Construction of the new Switzerland County Public Library is right on schedule as they begin to put up the interior walls, according to Librarian Lois Rosenberger. She said the construction crew has not run into any major problems and expects the job to be finished just after the first of the year. She added that the fund raising for furnishing the library is also coming along, and donations of all sizes are welcome.


Conservation Officer Joe Backer discovered a patch of wild marijuana growing near Lamb over the weekend. After a quick harvest job, he burned the wild pot at the U.S. Shoe Factory incinerator. Backer, who was scheduled to retire on August 31st, will now be working through September, said the pot apparently was growing in the wild. He said that during World War II hemp plants were grown in the area to manufacture rope and patches growing in the wild are occasionally found growing in areas near where the hemp plants were grown.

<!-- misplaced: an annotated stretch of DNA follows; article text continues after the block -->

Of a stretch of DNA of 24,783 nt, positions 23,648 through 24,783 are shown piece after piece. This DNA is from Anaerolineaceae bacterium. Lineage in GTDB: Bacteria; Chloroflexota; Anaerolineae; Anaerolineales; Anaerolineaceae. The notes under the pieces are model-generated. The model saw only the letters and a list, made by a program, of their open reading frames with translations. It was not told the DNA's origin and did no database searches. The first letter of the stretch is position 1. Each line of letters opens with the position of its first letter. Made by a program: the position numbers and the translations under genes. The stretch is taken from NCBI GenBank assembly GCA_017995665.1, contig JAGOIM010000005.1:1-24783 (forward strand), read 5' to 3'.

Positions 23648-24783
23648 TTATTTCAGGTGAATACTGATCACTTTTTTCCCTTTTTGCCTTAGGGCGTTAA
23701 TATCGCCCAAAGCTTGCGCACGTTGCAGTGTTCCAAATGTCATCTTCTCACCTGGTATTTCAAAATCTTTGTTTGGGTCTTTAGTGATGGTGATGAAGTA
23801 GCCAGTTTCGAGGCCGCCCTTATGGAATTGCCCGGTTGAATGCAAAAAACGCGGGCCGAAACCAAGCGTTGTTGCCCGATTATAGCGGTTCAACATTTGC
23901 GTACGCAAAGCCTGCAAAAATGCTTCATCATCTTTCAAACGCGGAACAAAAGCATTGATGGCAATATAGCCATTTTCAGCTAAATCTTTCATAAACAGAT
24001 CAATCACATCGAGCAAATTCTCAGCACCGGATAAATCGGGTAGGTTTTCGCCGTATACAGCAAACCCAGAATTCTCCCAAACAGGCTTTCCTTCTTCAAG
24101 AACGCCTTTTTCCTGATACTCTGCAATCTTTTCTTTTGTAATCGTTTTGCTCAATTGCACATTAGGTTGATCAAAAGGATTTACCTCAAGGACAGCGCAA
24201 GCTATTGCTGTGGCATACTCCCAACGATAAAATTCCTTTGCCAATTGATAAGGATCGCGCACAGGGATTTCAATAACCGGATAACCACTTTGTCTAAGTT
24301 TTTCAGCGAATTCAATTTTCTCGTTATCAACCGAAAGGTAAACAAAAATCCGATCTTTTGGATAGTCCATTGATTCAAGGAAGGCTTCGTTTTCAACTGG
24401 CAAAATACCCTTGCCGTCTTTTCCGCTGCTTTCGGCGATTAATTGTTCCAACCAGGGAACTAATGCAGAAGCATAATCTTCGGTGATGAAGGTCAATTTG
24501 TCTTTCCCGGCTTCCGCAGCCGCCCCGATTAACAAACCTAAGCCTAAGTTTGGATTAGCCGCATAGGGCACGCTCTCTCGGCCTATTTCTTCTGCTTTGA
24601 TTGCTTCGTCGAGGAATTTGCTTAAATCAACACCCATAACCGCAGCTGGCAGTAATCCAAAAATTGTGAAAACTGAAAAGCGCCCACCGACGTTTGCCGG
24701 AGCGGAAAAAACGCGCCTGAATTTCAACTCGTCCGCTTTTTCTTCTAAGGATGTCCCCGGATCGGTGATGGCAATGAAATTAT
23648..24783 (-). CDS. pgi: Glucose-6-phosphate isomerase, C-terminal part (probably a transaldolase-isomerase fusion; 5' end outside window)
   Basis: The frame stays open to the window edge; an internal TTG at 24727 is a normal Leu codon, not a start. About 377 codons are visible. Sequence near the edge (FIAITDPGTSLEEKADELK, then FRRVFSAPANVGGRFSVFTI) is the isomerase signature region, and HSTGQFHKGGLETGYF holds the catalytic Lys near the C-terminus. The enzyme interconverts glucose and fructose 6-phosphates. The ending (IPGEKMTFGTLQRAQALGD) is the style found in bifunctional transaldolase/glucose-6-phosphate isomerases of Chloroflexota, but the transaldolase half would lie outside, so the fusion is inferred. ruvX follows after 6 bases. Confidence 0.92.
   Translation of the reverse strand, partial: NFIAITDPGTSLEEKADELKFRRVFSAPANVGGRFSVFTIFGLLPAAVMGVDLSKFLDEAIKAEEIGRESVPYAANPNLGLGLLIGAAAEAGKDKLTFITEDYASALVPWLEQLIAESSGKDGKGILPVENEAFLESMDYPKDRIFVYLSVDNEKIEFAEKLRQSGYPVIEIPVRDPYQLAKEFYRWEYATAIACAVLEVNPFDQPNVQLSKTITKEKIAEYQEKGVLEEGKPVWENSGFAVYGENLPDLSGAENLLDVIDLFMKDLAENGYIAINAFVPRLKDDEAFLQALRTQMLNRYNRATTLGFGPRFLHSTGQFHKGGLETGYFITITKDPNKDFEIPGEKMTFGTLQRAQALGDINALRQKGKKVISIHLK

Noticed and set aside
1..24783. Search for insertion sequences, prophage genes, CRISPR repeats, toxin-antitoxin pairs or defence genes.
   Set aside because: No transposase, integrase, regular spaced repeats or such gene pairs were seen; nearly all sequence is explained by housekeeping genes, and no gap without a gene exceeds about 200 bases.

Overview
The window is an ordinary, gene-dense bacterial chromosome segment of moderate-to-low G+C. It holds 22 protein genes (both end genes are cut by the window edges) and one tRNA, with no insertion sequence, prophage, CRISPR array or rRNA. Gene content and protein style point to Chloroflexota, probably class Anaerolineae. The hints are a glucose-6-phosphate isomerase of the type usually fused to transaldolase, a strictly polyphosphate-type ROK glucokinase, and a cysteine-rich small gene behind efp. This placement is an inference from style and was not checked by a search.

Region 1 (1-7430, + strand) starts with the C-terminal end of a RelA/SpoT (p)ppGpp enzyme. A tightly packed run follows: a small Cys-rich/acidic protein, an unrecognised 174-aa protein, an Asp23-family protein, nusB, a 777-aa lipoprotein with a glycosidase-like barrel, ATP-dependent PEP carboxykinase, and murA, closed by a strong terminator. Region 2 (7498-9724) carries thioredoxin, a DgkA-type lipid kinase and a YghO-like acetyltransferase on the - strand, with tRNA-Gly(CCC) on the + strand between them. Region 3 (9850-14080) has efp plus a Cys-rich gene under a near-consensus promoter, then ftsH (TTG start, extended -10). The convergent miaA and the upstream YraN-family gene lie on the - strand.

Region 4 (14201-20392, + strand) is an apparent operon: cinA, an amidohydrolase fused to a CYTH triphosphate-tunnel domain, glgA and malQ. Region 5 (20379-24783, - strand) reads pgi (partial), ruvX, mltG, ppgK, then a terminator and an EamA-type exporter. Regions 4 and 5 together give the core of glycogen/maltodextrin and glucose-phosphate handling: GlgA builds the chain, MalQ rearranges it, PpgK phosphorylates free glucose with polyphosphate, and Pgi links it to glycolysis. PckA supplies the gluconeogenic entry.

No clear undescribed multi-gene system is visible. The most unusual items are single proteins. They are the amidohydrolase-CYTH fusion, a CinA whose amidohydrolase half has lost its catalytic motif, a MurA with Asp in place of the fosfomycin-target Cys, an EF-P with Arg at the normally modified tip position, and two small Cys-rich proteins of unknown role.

More than 1,000 people turned out for the Bennington Homecoming Saturday. Pansy Peters, 6, Bennington, took the top prize in the turtle race, beating out 34 other turtles with her entry. Betty Bovard, emcee, awarded Pansy the $10 first prize.

Mr. and Mrs. Charles E. Brett, Indianapolis, formerly from this area, will celebrate their 50th anniversary with a reception Saturday, September 12th, at the Englewood Christian Church, Indianapolis.


Mr. and Mrs. Graham Ralston, Mr. and Mrs. Rowin Hartman, Mr. and Mrs. Harley Leap, Mr. and Mrs. Jack Grimes, and Tina Allen were all Sunday dinner guests of Mr. and Mrs. Roy Adams to help them celebrate their 40th wedding anniversary. Mr. and Mrs. Harry Nay were afternoon callers.